The many variables of farming
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There’s much that farmers cannot control about the kind of year they will have in 2023.
They can’t do a thing about the weather, the wide swaths of drought across Western Canada, the U.S. and Argentina, or the war over Ukraine. Nor can they predict the cascading effects of these and other factors on their growing and marketing conditions.
One area where they can exercise some control is their costs, but even the cost-of-production ledger has been skewed by inflation that no one seemed to see coming.
Despite historically high market prices, their margin for profit, or rather their room for error, looks awfully thin by the time they factor in the cost of borrowing, seed, fertilizer or pest control products into their budgets.
One place they can turn to for guidance is the Manitoba government’s cost-of-production budgets, where analysts assemble a benchmark reference on a crop-by-crop basis for growers to compare their own experience against.
These budgets are necessarily conservative because the people putting them together must apply certain assumptions in an increasingly uncertain world. For example, how do you factor in the unthinkable, such as the unprovoked invasion and outbreak of war in a region that is one of the world’s largest exporters of key food commodities?
And while analysts base their calculations on farmers using the recommended rates of fertilizers and chemical inputs, those are generic recommendations. The farmers who soil test regularly would likely deviate towards applying what their individual farm requires.
However, these budgets do send some clear signals to farmers about where they might find hidden profitability and costs. It’s now more than ever important for farmers to know their true costs of production, so they are strongly advised to do their own analysis.
The good news is that all but three of the 17 crops evaluated are showing potential for a positive return on investment (ROI) in 2023, although on some crops, it has shrunk to a sliver. For example, canola, which now surpasses wheat as the biggest crop in the province by acreage, is ranked No. 6 on the profitability scale. Based on these estimates, it will cost farmers more than $700 per acre to grow it. If all goes well, they might clear $45 an acre once it’s all sold. That’s a lot of risk to carry from the time they pick up their seed in the spring to when they vacuum out the bins up to 18 months later.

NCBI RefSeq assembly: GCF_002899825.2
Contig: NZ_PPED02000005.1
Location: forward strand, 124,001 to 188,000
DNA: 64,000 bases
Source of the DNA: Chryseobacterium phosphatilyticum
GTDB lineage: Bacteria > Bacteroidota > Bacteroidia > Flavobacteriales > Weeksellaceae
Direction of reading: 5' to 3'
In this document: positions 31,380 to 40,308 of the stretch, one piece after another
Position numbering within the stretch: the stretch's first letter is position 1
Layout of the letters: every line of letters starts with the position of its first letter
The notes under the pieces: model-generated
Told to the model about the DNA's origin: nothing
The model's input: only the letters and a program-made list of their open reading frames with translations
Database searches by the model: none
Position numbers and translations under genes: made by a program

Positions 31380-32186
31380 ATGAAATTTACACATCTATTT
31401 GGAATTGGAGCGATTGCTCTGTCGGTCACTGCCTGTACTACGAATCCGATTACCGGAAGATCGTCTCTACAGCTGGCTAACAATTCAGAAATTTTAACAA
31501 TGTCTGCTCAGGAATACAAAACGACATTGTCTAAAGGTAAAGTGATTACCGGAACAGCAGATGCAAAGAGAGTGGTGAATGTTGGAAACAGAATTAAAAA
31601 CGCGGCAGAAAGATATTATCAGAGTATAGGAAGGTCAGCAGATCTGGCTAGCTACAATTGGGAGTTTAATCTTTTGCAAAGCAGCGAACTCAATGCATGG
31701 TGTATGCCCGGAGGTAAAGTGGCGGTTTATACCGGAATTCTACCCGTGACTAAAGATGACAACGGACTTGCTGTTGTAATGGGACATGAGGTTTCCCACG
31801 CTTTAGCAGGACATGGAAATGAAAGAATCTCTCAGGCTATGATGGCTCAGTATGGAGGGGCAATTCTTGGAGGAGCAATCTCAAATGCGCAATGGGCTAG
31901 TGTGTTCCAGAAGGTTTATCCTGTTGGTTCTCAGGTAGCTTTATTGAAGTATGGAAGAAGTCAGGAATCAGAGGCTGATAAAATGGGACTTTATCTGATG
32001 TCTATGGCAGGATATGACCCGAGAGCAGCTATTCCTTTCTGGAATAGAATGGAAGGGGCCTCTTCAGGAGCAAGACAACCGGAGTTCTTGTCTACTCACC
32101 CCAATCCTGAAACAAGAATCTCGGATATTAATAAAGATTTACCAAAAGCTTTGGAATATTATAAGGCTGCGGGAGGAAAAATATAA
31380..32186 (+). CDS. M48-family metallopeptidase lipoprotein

As for wheat, the second-largest crop in the province by acreage, it depends on which class of wheat the farmer grows. There are five listed in the crop production budgets and all require the same basics by way of management and inputs but profit potential ranges from more than $50 per acre to a negative $44 per acre.
That seems like it would be an easy choice. However, while potential ROI is important, it is but one factor in the farmer’s decision to grow a crop. Hybrid fall rye, for example, is ranked at the bottom for profitability. Winter wheat is ranked No. 9.
These crops are sown in the fall, providing coverage that helps keep the soil intact and maintains living roots that promote soil health over the winter. They add biodiversity to the cropping system and provide habitat for nesting waterfowl.
They can help break up weed and disease cycles, which reduces the need for herbicide and fungicides. They also spread the workload during the peak busy seasons of seeding and harvest. Including these crops could enhance the profitability potential of other crops on the farm either by increasing yields or reducing costs.
The marketplace doesn’t know how to express that in dollars, but it’s still valuable, increasingly so when the sustainability of agriculture is under the microscope.
By far, the biggest variable in a farm’s profitability from year to year is the farm manager, who must overcome changing odds with a winning strategy based on their individual capacity, resources and skills. You can’t put a price on that.
Laura Rance is vice-president of content for Glacier FarmMedia. She can be reached at firstname.lastname@example.org
Laura Rance is editorial director at Farm Business Communications.